The following materials were obtained for all experiments. Pea protein isolate (PPI, NUTRALYS® S85F, 85% pea protein based on dry basis) in powder form was provided by Roquette (Geneva, IL, USA), and was produced using a wet extraction process from dry yellow peas. PPI was kept at 4 °C before use. All other reagents and chemicals were purchased from Sigma-Aldrich (St. Louis, MO, USA) or Fisher Scientific (Pittsburgh, PA, USA) and were of analytical or higher grade.

2.2. Formation of Pea Protein Nanoaggregates

The method of Jiang et al. (2017) was followed [26]. Briefly, pea protein nanoaggregates were prepared by adding PPI (3 g) into a beaker containing 100 mL double deionized water followed by stirring for 30 min at room temperature (23 °C). PPI dispersion was adjusted to pH 12 with a few drops of 2 M NaOH. Ultrasound treatment was applied for 5 min using a VC-750 ultrasonic processor at 20 kHz (Sonics & Materials, Inc., Newtown, CT, USA). Acoustic energy was delivered to the center of the dispersion using a probe (12.5 mm diameter). Excessive heating was controlled by placing the sample on an iced water bath. After ultrasound treatment, samples were held for 1 h at room temperature before adjusting to pH 7 with a few drops of 2 M HCl. The neutralized PPI nanoaggregate dispersion was centrifuged for 15 min (Sorvall Instruments RC5C, Rotor GSA code 10, Newton, CT, USA) at 8610 RPM, 15 °C. The supernatant was collected and stored to create protein nanoemulsions.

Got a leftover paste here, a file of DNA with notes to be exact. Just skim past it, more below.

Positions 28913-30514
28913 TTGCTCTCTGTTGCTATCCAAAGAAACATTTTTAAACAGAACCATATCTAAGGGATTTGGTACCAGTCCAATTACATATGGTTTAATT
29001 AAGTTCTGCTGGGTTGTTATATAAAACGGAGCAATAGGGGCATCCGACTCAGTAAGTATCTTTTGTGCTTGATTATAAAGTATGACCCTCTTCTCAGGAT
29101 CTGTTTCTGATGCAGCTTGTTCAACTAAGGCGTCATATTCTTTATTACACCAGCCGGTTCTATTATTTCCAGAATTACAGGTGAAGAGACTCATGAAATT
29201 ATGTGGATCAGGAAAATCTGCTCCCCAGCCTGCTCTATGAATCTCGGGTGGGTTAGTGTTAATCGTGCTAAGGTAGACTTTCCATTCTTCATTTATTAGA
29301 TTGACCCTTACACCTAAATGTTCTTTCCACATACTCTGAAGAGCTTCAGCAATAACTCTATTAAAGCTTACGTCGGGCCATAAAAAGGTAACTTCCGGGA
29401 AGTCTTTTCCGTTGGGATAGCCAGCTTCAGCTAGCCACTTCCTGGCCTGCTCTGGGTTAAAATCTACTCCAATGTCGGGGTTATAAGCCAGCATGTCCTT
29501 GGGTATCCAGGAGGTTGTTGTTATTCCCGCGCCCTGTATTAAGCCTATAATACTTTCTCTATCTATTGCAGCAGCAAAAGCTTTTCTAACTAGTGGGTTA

2.3. Preparation of Nanoemulsion